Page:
CAD technician careers

CAD Technician Jobs

Did you know?

CAD stands for computer-aided design. All kinds of engineering careers use CAD software to create 2D or 3D designs for buildings, products, product parts and machinery. You don’t need a degree to become a CAD technician, and it’s a great way to combine art and science.

Take on further training at your own pace and you can even use this job as a springboard to a full-blown software or design engineering career!

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CAD technician job trends

How much money can you make as a CAD technician?

£15,000 – £35,000 (UK average)

Recent labour market information says you can earn £15,000 – £35,000 a year on average as a CAD technician in the UK.

Your starting salary can vary because of factors like level of experience, training, or location. Your salary will increase over time as you build skills, knowledge and experience.

What entry qualifications and training do you need?

School, college and training

You can become a CAD technician as a school leaver – and you don’t need A-levels or the equivalent to get started.

You will usually need passing grades of 9-4 (A*-C) in at least four GCSEs or their equivalent including English, maths and a science subject.  Other useful subjects include D&T, ICT, computing and engineering.

If you’re planning on becoming a design engineer later down the line, you can go on to take 2 to 3 A-levels in a topic related to science, maths or engineering. As an alternative to A-levels, you can study a vocational course like a Tech-level in Engineering. From there, you could think about doing an HNC/HND or foundation degree in one of the following subjects:

  • Engineering product design
  • Industrial design

School will give you a good foundation education in the engineering principles you might need to know. It will also help you to apply for further education such as a degree.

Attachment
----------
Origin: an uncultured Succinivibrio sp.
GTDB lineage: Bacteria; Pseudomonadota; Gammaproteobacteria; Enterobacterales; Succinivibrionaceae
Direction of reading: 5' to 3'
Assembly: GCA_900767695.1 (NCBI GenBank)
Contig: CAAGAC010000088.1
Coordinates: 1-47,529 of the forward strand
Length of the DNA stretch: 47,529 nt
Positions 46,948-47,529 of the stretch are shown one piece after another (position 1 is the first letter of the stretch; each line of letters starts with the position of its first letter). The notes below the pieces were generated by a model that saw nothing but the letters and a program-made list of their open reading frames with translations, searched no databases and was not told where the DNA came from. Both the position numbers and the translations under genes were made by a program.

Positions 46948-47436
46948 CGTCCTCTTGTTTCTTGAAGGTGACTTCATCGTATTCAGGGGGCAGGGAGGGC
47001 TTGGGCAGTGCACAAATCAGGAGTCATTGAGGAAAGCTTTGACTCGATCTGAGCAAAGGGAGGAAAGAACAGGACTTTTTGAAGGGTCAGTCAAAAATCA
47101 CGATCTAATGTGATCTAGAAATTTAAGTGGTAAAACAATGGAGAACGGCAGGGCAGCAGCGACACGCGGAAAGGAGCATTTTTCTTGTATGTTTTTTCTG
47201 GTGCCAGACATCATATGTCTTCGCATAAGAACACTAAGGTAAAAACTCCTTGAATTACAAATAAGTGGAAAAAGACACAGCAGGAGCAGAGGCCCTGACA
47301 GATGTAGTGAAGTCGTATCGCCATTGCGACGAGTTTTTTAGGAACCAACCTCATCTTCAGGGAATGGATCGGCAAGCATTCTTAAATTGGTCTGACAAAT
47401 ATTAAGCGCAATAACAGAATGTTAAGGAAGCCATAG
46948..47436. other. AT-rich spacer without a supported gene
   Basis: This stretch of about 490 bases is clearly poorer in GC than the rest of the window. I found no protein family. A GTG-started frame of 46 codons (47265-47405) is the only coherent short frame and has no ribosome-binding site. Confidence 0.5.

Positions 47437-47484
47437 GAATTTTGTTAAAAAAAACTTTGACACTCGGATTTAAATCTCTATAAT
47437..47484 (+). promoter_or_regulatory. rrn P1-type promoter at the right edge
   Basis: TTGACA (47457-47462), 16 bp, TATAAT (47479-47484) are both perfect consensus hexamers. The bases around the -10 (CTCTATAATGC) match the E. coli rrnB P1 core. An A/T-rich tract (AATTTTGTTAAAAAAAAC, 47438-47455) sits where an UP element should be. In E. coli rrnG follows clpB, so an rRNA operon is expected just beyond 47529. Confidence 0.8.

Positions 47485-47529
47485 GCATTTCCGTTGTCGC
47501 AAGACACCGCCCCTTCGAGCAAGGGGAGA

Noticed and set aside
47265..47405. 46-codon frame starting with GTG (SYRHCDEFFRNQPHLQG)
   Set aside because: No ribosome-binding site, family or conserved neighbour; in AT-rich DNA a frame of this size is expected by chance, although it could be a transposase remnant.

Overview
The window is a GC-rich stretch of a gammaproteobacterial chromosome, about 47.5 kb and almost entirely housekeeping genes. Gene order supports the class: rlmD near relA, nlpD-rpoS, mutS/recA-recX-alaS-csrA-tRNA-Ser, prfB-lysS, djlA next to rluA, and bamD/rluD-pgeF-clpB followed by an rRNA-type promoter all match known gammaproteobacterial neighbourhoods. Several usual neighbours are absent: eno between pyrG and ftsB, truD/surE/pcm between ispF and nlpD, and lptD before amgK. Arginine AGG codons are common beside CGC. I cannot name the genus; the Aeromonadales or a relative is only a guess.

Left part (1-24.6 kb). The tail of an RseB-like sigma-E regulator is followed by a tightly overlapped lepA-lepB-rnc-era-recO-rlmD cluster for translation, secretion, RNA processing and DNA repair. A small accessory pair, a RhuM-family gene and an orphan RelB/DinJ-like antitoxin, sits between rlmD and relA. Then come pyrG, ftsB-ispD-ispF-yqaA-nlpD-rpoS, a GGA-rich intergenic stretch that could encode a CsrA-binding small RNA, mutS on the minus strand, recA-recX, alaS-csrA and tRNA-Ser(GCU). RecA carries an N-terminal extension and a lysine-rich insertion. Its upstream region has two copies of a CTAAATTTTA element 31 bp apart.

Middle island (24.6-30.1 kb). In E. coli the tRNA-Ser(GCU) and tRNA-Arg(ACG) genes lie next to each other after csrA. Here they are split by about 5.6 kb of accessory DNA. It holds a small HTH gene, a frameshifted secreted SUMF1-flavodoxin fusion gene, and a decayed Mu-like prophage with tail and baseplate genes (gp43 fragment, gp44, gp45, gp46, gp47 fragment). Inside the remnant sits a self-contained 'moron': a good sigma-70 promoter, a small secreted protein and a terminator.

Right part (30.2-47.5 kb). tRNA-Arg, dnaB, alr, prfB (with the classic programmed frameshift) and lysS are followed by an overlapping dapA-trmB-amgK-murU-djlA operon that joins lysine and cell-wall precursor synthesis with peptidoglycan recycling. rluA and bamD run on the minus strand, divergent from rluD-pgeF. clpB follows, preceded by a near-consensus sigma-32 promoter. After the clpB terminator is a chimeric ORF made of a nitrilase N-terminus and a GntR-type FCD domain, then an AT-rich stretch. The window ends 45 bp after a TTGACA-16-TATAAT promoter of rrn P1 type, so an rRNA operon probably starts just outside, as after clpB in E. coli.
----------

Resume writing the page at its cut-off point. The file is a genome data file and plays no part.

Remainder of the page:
The Institution of CAD Technicians has information on courses.

The Engineering Council has a list of qualifications and courses.

Degrees and University

You don’t need a degree to become a CAD technician.

If you are planning to go to university, the following foundation degree, HND and degree subjects may be useful to a design engineering career: Engineering product design

  • Industrial design
  • Computer aided CAD designing
  • Engineering design and manufacture
  • Materials science

UCAS has more information on degree courses and entry requirements.

You can apply for student finance to cover fees and living costs.

Some courses include a year in industry – or you could organise your own work placement in a company. You might also be able to join a company’s graduate trainee scheme if you have a degree in a relevant subject.

Apprenticeships and training

With an apprenticeship (or advanced apprenticeship) you’ll have a paid job with an employer that includes structured training and learning. This training leads to an official qualification that’s recognised by employers as an industry standard.

Many engineering apprenticeships provide training in using CAD software. You can apply for specific CAD technician apprenticeships or look for other training opportunities like civil engineering apprenticeships that will expose you to CAD software as part of your training.

You can seek out CAD technician apprenticeships with organisations like Find an Apprenticeship.

Career progression

With experience, you could register with the Engineering Council to get Engineering Technician (EngTech) status giving you more responsibility and higher salary prospects.

You could become a team or section leader, project manager or site manager. With further training, you could become a software or design engineer.

You could also work freelance.

What experience do you need for CAD technician jobs?

Work experience

It can help you decide if this is the right career for you if you have previously done work experience in an engineering environment, especially if design is involved. Work experience in a digital environment can also help you build useful skills.

Any work experience where you have demonstrated your CAD design software skills can help your application.